Raelyn Campbell, Senior Vice President at Panorama
Airplanes are what first introduced me to the global reach and danger of epidemic diseases. So it seems only appropriate that airplanes also helped me do something to address this growing threat.
Frequent work travel between the United States and Asia at the height of the 2003 SARS epidemic exposed me to the serious problem that disease outbreaks pose for countries and their people. Planes full of passengers donning white masks and airport arrival lobbies teeming with scanners and other equipment became the new norm. The world was in a panic as the highly contagious respiratory illness hopscotched around the globe as fast as planes could carry its unsuspecting hosts. All told, SARS infected more than 8000 people and killed 774 in 37 countries before the crisis wound down.
Since the SARS scare, viruses with exotic names have dominated the headlines with increasing frequency, with Ebola, MERS, and Zika being the most recent examples. While many epidemic diseases have been around for decades and longer, it is only when they cross our borders and threaten the lives of those we love that we pay attention. But that attention tends to wane once the diseases disappear from the news, without a solution to the problem.
Unfortunately, a lack of market incentives has kept pharmaceutical companies from creating the vaccines that could be used to fight outbreaks of these diseases.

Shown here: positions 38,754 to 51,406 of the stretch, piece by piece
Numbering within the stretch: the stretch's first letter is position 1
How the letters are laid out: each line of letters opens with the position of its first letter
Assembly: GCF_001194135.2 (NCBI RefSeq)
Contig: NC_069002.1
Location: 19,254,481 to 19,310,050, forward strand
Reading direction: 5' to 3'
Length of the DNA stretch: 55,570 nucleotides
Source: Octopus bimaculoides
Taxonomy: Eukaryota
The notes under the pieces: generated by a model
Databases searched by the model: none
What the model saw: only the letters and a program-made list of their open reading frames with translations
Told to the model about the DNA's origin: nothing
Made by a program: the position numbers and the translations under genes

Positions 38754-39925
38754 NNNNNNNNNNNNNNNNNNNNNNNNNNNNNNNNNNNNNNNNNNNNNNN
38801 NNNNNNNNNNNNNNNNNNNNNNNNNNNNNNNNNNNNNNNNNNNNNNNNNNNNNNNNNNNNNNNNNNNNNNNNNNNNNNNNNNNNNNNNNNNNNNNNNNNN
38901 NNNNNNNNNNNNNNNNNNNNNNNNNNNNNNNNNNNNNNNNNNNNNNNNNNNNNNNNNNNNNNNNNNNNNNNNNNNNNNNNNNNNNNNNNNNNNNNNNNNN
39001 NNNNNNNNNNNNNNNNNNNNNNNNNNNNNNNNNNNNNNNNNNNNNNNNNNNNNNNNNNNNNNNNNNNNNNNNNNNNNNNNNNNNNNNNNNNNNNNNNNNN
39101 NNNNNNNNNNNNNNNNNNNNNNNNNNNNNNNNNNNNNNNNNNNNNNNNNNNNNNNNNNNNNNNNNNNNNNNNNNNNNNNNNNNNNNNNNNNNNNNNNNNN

This situation is changing, however, with the launch of an ambitious new organization, the Coalition for Epidemic Preparedness Innovation (CEPI). CEPI aims to bring together industry, governments, international organizations, philanthropies, the scientific community and other partners to proactively develop the vaccines that will make it possible to “outsmart” epidemics and prevent future outbreaks from spreading and becoming public health emergencies.
I am proud to have played a role in setting up CEPI for success as one of my first projects with the newly launched Panorama team. Panorama was brought on board to lead the design and execution of the strategies needed to mobilize the partners and resources necessary to fund CEPI’s important work.
During the last four months of 2016, I traveled between London, Tokyo, Kobe, New York, Rotterdam, DC, and Geneva, to meet with government officials and staff CEPI principals for conversations with leaders attending the UN General Assembly, the G7 health ministerial, and the Global Health Security ministerial. On and in between flights, I penned memos, briefs, and op-eds for CEPI principals and prospective partners.
In the end, the shuttle diplomacy paid off. Working with CEPI’s Interim CEO, John-Arne Rottingen, the CEPI Secretariat, the Wellcome Trust, and other partners, we built the case for CEPI as a bold solution to longstanding problems posed by epidemics. On January 19, more than $540 million in donor commitments to CEPI’s initial investment pool was announced at the World Economic Forum. While more is required to fully fund CEPI’s planned portfolio, it is a good start. And I know where my passport is.
Read more about CEPI in Nature Vaccine Initiative Marks Bold Resolution.